New Corporate Average Fuel Economy (CAFE) standards were recently passed in the United States with the twin goals of reducing greenhouse gas emissions and oil use. The new standards represent a dramatic change from recent policy. This paper examines the key features of the new rules, and compares them to previous CAFE standards in terms of flexibility and structure. The importance of consumer preferences and market forces on CAFE outcomes are identified. In the second part of the paper, the perspective of the consumer is explored. Consumer assessments of fuel economy savings with more fuel-efficient vehicles may be biased or incomplete, leading many to argue that there is an “energy efficiency gap” in consumer demand for vehicles. Reasons for such a gap, such as market failures, behavioral responses, and market barriers, are summarized. The implications for policy are discussed, including the role of combining CAFE with other policies.
Major changes have recently been made to the Corporate Average Fuel Economy (CAFE) standards for cars and light trucks sold in the United States. These changes are a key component of policy efforts to address the problems of energy security and greenhouse gas emissions that contribute to climate change. CAFE regulations, which set minimum fuel economy levels for new vehicles sold for each auto manufacturer, had been relatively unchanged for many years, but the new rules require the National Highway Traffic Safety Administration to set the standards at “maximum feasible” levels through 2025. In addition, greenhouse gas emissions can now be regulated by the Environmental Protection Agency. The two agencies have collaborated on a harmonized rule that is designed to reduce oil use and greenhouse gas emissions from the fleet by over 40 percent by 2025.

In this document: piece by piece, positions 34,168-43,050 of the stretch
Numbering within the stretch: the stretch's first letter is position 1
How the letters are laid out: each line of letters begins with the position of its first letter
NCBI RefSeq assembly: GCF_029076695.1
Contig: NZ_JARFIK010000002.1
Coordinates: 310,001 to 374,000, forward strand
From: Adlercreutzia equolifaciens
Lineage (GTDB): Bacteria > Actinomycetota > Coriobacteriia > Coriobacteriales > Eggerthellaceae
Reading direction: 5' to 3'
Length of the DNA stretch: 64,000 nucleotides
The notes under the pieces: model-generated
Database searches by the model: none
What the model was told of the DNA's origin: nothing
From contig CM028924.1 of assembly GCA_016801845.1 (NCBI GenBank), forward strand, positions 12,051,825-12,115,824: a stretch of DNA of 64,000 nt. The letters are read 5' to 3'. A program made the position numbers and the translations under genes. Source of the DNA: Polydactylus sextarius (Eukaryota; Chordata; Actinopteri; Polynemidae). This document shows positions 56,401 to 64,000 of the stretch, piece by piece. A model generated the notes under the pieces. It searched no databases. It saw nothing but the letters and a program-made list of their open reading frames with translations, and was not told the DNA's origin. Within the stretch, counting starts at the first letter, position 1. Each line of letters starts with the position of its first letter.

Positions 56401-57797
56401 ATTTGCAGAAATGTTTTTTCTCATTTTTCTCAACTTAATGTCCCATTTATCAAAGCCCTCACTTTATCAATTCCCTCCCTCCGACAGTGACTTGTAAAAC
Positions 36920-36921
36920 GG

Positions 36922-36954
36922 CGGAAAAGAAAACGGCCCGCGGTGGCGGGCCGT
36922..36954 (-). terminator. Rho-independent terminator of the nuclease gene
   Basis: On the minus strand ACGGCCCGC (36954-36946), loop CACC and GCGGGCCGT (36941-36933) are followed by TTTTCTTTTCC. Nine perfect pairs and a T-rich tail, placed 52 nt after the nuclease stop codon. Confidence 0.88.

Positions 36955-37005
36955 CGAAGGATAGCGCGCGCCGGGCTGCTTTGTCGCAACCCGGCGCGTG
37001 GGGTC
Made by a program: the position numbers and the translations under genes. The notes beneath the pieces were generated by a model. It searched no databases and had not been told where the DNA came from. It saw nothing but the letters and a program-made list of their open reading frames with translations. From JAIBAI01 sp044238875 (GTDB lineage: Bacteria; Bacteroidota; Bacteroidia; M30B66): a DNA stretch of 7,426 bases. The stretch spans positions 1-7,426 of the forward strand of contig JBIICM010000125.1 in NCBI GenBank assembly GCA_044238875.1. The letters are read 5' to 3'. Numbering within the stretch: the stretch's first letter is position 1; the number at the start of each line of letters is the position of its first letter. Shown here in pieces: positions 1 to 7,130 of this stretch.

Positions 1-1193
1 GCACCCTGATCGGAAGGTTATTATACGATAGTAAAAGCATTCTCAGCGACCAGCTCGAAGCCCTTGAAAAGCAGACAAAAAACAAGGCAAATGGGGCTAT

In “The New CAFE Standards: Are They Enough on Their Own?,” RFF Senior Fellow Virginia McConnell examines the key aspects of the new standards, including their implications for changes to the size mix of vehicles and the role of credit policies on compliance and cost-effectiveness. She also identifies potential issues with consumer demand for new vehicles, focusing on whether there is an energy paradox in consumer fuel economy choices. The paradox is that consumers “may not be willing to trade off the up-front costs of more fuel-efficient vehicles for the value of the future fuel savings from those cars.” Consumers are likely very diverse in their views, and McConnell explores some of the reasons for the potential paradox, including both traditional market failures and behavioral responses. She argues that consumer choices will be important for how manufacturers comply with the new standards, and whether the CAFE goals for reducing greenhouse gas emissions and fuel consumption will be met.
McConnell offers several complementary policy solutions that could make those goals more attainable. These include programs that increase consumer information about fuel economy, a tax on gasoline to fully account for externalities, and possibly a feebate, which imposes a fee on less fuel-efficient vehicles and offers a rebate on more fuel-efficient vehicles.